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Posts tagged with "Biological News"

  • Biological News

    Bacteria and Depression: Something to Test

    Microbiome, microbiome – you haven’t been able to turn around in this business the last few years without hitting some sort of story about the microbiome. It’s easy to roll your eyes and decide that it’s all hype, but that’s the thing: it really is important. It can’t be dismissed just because we don’t unde… Read More
  • Biological News

    Room For Improvement

    How much can we improve on Nature? Fixing defective proteins and pathways is one thing, but in those cases we’re trying to get back to what the function should be (and what it is in healthy organisms). But what about “better than healthy”? That’s a tricky area to enter, because (for one thing) billions of… Read More
  • Biological News

    We Have Given People Amyloid Disease

    Unfortunately, it’s time to talk transmissible protein pathology again. That’s the unnerving idea that misfolded proteins can, under some conditions, act as infectious agents (prions are the most famous examples and the most widely-used name for these). I wrote in 2015 about a particularly alarming possibility. It’s known that up… Read More
  • Biological News

    Right Side, Left Side

    I wrote here about chirality, on several levels, finishing up with some speculations on how we know our left hands from our right and why. As mentioned in that post, that’s one of those questions that can sound stupid and/or trivial until you start to think about it, and as the comments section proved, things… Read More
  • Biological News

    Tumor-Specific Antigens From Way Out There

    The pileup in immuno-oncology is already the stuff of legend: it’s difficult to even count the number of therapies, combinations, and clinical trials that are underway or in development. And that’s for good reason, of course – the promise here is huge, the field is wide open, and there are vast tracts of things that… Read More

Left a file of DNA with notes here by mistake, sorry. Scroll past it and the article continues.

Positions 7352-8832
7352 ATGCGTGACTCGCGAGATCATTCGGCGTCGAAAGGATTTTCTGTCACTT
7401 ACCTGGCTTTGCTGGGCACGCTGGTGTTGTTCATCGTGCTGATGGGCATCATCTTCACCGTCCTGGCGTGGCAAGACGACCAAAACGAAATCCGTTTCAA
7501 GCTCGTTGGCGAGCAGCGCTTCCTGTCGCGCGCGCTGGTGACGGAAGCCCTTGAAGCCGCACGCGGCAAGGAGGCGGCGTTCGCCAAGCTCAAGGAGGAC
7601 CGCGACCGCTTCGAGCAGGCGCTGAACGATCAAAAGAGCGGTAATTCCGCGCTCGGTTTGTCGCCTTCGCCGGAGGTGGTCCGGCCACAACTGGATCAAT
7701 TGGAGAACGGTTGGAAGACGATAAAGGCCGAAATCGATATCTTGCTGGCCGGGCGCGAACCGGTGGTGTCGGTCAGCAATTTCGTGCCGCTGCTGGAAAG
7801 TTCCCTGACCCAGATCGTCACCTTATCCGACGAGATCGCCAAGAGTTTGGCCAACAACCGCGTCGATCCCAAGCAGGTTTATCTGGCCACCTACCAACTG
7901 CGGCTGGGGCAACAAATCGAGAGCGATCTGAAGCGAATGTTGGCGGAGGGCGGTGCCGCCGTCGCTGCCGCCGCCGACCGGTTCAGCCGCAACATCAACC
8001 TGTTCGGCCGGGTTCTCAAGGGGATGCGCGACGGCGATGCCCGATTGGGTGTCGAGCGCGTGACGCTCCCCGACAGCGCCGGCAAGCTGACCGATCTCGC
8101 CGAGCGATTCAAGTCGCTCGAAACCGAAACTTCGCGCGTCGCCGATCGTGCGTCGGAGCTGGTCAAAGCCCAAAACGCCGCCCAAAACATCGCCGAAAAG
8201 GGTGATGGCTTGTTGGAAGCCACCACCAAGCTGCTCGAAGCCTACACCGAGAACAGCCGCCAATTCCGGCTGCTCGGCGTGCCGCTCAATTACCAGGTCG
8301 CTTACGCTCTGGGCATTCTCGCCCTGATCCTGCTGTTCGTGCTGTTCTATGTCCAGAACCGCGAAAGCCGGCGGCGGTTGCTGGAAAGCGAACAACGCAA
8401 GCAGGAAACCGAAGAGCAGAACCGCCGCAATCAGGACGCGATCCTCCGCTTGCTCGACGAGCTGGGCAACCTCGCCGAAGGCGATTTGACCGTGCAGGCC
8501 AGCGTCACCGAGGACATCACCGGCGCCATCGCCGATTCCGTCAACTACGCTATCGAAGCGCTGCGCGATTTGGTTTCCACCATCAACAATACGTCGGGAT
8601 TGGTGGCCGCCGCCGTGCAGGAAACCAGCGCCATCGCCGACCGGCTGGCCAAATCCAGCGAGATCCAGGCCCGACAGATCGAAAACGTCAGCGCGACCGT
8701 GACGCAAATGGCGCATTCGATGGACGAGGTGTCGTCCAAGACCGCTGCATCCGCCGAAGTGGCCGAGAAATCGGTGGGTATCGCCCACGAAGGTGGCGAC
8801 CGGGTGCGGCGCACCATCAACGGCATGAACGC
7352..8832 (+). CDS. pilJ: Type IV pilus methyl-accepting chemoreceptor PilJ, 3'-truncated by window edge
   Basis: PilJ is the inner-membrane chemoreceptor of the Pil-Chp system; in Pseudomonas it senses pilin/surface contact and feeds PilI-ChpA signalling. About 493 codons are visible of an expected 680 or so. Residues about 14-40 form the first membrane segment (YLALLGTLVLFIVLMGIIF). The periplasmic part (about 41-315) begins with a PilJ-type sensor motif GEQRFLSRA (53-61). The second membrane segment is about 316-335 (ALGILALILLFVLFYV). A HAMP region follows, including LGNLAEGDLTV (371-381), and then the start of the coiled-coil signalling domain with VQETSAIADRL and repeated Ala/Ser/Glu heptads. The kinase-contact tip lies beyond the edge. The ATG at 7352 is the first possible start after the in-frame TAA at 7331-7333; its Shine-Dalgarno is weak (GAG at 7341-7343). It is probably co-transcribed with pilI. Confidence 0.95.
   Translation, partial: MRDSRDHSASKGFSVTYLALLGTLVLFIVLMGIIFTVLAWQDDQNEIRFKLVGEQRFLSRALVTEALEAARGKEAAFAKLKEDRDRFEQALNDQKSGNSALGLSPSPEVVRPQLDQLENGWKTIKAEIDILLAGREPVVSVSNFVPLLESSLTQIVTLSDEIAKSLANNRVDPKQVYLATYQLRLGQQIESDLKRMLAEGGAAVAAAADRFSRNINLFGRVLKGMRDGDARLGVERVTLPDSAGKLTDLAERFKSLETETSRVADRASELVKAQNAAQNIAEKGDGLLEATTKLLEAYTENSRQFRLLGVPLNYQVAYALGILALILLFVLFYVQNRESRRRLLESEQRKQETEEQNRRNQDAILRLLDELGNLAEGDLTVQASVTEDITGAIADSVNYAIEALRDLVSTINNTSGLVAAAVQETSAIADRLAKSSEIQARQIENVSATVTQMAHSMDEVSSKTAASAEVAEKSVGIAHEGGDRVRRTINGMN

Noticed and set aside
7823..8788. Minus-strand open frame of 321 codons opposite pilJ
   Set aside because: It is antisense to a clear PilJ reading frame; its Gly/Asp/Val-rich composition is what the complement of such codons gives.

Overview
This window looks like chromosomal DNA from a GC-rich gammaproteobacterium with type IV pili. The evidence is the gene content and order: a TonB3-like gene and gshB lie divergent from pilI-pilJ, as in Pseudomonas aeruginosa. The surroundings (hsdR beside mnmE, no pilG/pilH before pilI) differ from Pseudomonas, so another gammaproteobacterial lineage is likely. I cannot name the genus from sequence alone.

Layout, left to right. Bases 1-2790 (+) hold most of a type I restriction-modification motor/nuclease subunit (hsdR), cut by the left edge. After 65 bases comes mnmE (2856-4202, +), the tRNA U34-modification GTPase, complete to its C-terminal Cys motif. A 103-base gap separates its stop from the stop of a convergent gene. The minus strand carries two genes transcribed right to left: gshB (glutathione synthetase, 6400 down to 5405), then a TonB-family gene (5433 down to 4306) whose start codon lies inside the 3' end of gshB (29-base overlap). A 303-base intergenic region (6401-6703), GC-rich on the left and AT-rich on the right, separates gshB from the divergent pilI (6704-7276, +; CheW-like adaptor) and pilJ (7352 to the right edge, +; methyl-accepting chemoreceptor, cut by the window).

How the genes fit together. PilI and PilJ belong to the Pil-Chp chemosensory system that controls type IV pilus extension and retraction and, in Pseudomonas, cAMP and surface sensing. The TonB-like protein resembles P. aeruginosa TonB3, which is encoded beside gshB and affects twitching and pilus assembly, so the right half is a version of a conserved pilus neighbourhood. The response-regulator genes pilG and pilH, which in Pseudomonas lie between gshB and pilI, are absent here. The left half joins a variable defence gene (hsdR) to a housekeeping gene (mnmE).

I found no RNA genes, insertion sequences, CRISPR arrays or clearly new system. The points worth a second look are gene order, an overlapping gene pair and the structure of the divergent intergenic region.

• Alzheimer's Disease

    The Genomics of Neurons. And Alzheimer’s. And Everything Else.

    The brain is a complicated organ. Let’s start there. It’s complicated at every level that you care to examine, and if you get down to the genomic sequences of individual neurons, it’s worse than ever. The sheer variety of neurons and other cell types is quite extreme, and a lot of work over the years… Read More
  • Biological News

    After Such Knowledge

    So now we know more about the CRISPR human baby story. And it’s even worse than it looked. Let me recommend this report from Sharon Begley at Stat, from the International Human Genome Summit in Hong Kong, but it’s not going to make you happy to read it. It turns out that He Jiankui devoted quite… Read More
  • Biological News

    Born CRISPRed. Now What?

    Are there CRISPR-modified human babies now or not? I was waiting to write about this story in hope that it might get a little more clear, but so far that doesn’t seem to be happening. So here we go. What we know so far is that He Jiankui, a researcher from Shenzhen’s Southern University of Science… Read More
  • Analytical Chemistry

    Disorder and Order

    An interesting feature of many proteins is a disordered region down at the carboxy end. The reason for this feature has been obscure: if there’s part of the protein that just spends its days flailing around uselessly, why go to the trouble of translating it? Many of these tails certainly seem to have no defined structural… Read More
  • Biological News

    Engineering Biology, For Real?

    Any article titled “How to Engineer Biology” is going to get a look from me – and when I’m referenced in the opening paragraphs, especially so. This is a piece by Vijay Pande in Scientific American, and I get called out for my naming of the “Andy Grove Fallacy” (found in this post and the… Read More
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